Polyamorous in Prague: taking a closer look at alternative relationship models

Often misunderstood, polyamory is an alternative relationship model that aims to free itself from the traditional nuclear family style relationship. But even as this relationship structure gets more common, many people still misunderstand proponents of it, and polyamorous couples are often subject to judgement and prejudice.

Characterised by the practice of being involved with or having multiple romantic relationships, polyamory is a relationship model that has become more common over recent years. Yet according to a recent survey done by Behavio and cited by Radio Wave, only 1% of Czechs are polyamorous.

Ema Sikora | Photo: Institut Moderní láska

A common misconception about polyamory is that it’s just about sex, or having the ability to have multiple sexual partners, but that’s often far from the case. Often, couples who are engaging in polyamory define the new rules of their relationship as they go, and tend to avoid conforming to a model that is set in stone, says Ema Sikora, a therapist at the Institute of Modern Love.

“Monogamy has hundreds of years of rules on how to behave, what should be done by men, what should be done by women. But polyamory does not have this, it’s about establishing new rules in each relationship. And in each relationship, you realize that your boundaries are changing depending on the person. Relationships are very fluid, and you have to accept this and becoming quite flexible. You really have to be in tune with yourself to realize what is making you feel good, or what is making you feel bad, and then be able to discuss that with your partner. We tend to say that polyamory is 99% communication and 1% sex, because there is a misconception that polyamory is about having a lot of partners and really enjoying this, but this is not the case.”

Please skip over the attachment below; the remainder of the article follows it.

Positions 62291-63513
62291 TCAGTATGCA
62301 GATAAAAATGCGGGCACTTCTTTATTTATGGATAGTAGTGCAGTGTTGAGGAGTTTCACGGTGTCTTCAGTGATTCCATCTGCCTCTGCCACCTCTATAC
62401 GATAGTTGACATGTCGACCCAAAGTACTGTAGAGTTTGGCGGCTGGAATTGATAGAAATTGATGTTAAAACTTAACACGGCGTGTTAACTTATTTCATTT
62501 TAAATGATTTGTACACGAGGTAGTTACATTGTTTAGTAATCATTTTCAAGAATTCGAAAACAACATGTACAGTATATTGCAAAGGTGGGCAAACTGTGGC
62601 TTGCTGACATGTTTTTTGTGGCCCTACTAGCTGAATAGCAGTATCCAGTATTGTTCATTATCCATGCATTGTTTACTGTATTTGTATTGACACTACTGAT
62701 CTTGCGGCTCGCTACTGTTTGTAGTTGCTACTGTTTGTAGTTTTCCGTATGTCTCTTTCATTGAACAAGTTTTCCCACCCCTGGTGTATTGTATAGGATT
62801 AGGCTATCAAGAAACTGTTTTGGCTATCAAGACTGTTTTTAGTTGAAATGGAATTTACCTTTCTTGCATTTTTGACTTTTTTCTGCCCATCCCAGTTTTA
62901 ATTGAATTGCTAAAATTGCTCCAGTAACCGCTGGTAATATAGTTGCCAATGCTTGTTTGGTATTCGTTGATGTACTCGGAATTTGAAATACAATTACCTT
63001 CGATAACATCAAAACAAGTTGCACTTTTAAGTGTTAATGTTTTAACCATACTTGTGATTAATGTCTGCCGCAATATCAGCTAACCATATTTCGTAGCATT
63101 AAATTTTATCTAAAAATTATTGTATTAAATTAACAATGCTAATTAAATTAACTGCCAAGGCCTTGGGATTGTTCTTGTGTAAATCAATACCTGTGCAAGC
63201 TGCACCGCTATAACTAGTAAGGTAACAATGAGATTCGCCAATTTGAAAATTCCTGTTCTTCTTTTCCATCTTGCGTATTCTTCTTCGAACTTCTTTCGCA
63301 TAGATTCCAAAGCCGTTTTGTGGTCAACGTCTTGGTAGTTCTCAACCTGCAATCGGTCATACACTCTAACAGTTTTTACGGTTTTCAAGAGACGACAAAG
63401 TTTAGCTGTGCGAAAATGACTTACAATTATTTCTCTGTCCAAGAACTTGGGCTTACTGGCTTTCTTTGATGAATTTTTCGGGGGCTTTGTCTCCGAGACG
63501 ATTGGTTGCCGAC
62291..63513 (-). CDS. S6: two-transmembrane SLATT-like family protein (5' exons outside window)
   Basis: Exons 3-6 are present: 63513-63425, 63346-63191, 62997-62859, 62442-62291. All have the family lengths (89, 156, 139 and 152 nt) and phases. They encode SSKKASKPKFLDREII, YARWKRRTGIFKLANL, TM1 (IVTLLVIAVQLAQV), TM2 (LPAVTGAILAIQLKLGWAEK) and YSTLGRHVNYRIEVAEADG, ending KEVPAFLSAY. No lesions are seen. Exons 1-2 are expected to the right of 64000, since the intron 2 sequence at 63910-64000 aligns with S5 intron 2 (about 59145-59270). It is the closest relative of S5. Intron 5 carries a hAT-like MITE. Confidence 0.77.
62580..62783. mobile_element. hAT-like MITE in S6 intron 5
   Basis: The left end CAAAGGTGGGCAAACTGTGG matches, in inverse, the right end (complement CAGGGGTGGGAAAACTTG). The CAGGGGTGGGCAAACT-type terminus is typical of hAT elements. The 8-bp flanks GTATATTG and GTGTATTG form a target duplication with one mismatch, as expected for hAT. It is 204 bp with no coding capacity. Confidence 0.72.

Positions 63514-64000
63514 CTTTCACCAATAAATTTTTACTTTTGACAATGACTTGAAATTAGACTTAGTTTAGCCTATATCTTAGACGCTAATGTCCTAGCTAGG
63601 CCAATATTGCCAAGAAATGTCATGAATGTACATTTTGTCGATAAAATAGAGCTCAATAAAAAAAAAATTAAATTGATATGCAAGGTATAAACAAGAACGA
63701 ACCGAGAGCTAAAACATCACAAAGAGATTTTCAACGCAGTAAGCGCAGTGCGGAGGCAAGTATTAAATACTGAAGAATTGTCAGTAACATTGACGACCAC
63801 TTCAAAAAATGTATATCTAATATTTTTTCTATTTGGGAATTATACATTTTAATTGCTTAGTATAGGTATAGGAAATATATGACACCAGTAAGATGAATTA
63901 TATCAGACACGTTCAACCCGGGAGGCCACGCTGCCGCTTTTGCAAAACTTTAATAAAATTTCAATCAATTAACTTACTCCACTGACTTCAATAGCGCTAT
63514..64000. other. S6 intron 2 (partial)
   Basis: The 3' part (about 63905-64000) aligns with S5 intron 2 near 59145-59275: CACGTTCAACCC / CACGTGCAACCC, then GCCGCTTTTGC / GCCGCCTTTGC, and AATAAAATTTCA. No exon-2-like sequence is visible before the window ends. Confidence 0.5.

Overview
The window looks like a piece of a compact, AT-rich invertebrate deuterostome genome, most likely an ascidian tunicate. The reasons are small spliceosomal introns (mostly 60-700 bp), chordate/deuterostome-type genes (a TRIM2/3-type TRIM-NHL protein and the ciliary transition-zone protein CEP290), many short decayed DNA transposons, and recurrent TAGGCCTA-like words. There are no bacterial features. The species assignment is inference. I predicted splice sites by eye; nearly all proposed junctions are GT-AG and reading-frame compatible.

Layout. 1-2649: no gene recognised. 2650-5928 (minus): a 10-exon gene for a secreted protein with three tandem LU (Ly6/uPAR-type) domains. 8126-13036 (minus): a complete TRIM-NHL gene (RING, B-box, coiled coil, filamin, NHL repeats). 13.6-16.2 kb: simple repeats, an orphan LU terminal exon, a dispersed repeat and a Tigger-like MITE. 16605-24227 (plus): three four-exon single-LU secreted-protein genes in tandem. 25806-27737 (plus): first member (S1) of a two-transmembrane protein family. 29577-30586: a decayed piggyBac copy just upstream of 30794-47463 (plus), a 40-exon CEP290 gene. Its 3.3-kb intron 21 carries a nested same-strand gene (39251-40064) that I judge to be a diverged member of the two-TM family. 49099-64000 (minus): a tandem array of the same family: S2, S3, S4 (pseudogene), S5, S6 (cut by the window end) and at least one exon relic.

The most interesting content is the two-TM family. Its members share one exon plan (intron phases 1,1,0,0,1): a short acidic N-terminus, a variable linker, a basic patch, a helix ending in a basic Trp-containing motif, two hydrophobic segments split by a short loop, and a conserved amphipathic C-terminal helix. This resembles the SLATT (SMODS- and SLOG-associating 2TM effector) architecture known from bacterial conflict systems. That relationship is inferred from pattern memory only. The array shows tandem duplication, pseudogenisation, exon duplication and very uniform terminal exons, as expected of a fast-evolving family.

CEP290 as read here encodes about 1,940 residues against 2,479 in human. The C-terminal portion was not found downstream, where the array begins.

So how does one come up with the rules of a polyamorous relationship? Dario and Donatella, a couple originally from Italy living in Prague, subscribe to a “non-exclusive but hierarchical” form of polyamory, meaning they have several other romantic relationships, but their relationship takes priority. Dario explains how their relationship dynamic has evolved over the years.

“It’s difficult to define when exactly we became polyamorous, because it has been a transition. We started as a monogamous couple 22 years ago, and we originally experimented sexually as swingers, but not with random people, we were building real connections with others. Certainly, we didn’t know about the term polyamory at the time, and we didn’t consider ourselves as such. About eight years ago, we had a relationship with a couple, and this was more like polyamory and was really the moment that we can pin as the start.”

But what about things like jealousy, do polyamorous couples still experience these emotions? Donatella explains.

“I think jealousy does not simply disappear, of course there are some moments when one or the other is jealous – and usually it’s about time. But it’s important to talk about it and not hide it, and deal with. We always try to acknowledge that this is an emotion that everyone has, and that it’s completely normal.”

Divorce | Illustrative Photo: Gerd Altmann,  Pixabay,  Pixabay License

So why the push towards polyamorous relationship models? Ema Sikora says it has a lot to do with the family and relationship dynamics people grow up in.

“In Czechia, we have a really high divorce rate, so most children are raised in families where the parents don’t live together. Typically, infidelity is the reason for divorce, so that’s why we’re seeing amongst the new generation that people are looking for alternative relationship models. People don’t want to subscribe to the expectation that you marry someone and spend the rest of your life with them at 22 or 23. Now people are marrying later and having kids later, because they want to be sure that the person they are with and the home they are providing is a stable one. Or sometimes others really just don’t believe in monogamy anymore.”

Traditional views of relationships amongst Czechs means that polyamorous couples are often up against prejudice that stems from a misunderstanding of these newer relationship dynamics, and with only 1% of Czechs identifying as polyamorous, it is still fairly rare. But as romantic relationships continue to evolve, perhaps the mind sets of Czechs will too.

Authors: Mathilda Dutel , Amelia Mola-Schmidt
run audio